High fat diet during pregnancy may predispose the offspring to overeating; permanent changes are induced in brain cells that control food intake. An increased preference for fatty and sugary foods has been shown in offspring who were exposed to high fat diet while in the womb.
The study performed on monkeys, funded by the National Institute of Diabetes and Digestive and Kidney Diseases, showed the influence that maternal diet had on offspring's dietary habits. Male offspring born to monkeys that ate a high-fat diet during pregnancy had increased body weight, compared with the offspring of mothers that ate a low-fat diet.
Advertisement"Studies in humans have demonstrated that maternal obesity during pregnancy is a strong determinant of offspring body mass index, or BMI," said the study's lead author, Juliana Gastao Franco, PhD, a postdoctoral fellow at Oregon Health and Science University.
"Our group demonstrated that consumption of a high-fat diet during gestation alters fetal development of neurons that control food intake, ultimately leading to an increased preference for high-calorie food and to increased body fat in the offspring."
Investigators studied monkeys born to females that consumed either a low-fat (control) diet, consisting of 14 percent of calories from fat, or a high-fat diet in which 36 percent of calories came from fat. The total food intake, dietary preferences, body composition, physical activity and metabolic rate, which is the rate at which the body burns calories, were measured once the monkeys were 6 to 11 months of age.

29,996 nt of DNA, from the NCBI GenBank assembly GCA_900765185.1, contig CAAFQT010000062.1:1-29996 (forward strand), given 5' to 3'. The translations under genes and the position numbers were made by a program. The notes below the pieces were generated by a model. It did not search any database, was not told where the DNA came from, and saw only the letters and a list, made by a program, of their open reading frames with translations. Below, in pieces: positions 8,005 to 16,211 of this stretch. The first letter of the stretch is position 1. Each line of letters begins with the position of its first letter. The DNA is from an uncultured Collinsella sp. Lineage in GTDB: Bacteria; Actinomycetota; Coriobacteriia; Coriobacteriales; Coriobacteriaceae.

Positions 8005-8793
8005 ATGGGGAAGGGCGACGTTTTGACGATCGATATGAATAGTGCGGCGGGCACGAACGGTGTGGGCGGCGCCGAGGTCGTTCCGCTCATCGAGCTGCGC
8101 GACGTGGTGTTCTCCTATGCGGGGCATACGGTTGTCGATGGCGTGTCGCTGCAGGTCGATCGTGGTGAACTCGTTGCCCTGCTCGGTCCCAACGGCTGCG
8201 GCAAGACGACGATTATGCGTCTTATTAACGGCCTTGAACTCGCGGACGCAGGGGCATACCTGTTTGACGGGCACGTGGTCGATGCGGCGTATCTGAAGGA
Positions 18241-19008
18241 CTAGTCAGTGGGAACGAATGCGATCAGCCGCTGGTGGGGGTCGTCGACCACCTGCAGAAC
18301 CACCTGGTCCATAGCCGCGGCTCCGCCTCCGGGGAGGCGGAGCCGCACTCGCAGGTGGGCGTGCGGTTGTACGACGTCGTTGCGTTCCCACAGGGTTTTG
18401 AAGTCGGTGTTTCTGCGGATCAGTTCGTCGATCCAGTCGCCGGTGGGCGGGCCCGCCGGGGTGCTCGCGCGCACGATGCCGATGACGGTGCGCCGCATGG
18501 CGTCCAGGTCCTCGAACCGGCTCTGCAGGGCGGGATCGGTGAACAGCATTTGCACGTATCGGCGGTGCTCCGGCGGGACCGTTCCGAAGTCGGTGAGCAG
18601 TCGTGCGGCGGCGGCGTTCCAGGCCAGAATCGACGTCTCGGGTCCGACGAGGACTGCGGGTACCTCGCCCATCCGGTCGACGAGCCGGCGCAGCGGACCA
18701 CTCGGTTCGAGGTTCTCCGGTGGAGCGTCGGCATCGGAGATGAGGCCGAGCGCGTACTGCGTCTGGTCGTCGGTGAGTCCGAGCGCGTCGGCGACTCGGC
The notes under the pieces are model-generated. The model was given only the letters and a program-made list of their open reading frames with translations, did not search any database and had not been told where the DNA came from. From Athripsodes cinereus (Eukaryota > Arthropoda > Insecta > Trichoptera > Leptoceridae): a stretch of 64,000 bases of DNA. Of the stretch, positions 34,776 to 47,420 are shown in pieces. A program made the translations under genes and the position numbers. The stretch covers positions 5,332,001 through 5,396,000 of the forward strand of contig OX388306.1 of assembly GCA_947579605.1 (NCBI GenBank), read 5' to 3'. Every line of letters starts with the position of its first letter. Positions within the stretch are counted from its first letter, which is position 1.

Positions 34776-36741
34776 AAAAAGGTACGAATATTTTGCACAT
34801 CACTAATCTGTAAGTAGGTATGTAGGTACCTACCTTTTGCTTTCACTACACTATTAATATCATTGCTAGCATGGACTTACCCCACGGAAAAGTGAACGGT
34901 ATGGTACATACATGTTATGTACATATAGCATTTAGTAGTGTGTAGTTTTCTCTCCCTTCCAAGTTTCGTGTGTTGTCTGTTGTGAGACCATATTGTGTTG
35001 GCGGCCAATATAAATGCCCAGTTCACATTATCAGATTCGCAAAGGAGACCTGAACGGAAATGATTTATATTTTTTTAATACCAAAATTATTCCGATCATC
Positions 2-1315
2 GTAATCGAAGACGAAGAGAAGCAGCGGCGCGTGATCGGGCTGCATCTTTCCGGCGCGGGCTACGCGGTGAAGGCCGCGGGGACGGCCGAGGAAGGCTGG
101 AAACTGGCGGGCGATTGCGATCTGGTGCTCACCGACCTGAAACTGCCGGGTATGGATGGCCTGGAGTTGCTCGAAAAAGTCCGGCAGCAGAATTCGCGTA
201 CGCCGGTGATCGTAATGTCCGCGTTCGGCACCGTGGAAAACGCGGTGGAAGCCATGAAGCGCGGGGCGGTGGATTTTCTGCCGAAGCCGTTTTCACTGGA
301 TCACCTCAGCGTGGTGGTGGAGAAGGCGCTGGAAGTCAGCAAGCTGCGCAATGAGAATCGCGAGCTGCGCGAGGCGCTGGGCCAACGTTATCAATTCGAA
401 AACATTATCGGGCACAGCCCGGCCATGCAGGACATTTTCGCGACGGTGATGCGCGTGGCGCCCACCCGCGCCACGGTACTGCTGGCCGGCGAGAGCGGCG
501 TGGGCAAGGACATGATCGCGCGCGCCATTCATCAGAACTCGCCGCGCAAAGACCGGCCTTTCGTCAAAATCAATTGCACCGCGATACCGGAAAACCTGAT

Detailed studies that focused on the monkeys' hypothalamus, the region of the brain that regulates food intake, were then performed. All male offspring that had prenatal exposure to a high-fat diet had increased body weight, despite having no changes in their metabolic rate and regardless of what they ate after weaning. An increased overall food intake and increased binge eating of food with high sugar and fat were noticed.
Researchers explain that the altered habits are due to permanent changes in their hypothalamus of the monkeys due to prenatal exposure to high-fat diet. The study was presented at the Endocrine Society's 95th Annual Meeting in San Francisco. At this time, it would be premature to make definitive conclusions based on these 'animal trials'. However to be on the safer side, pregnant mothers are advised to adhere to healthy diets as per body requirements. Always visit your obstetrician and nutritionist for more advice on diet.
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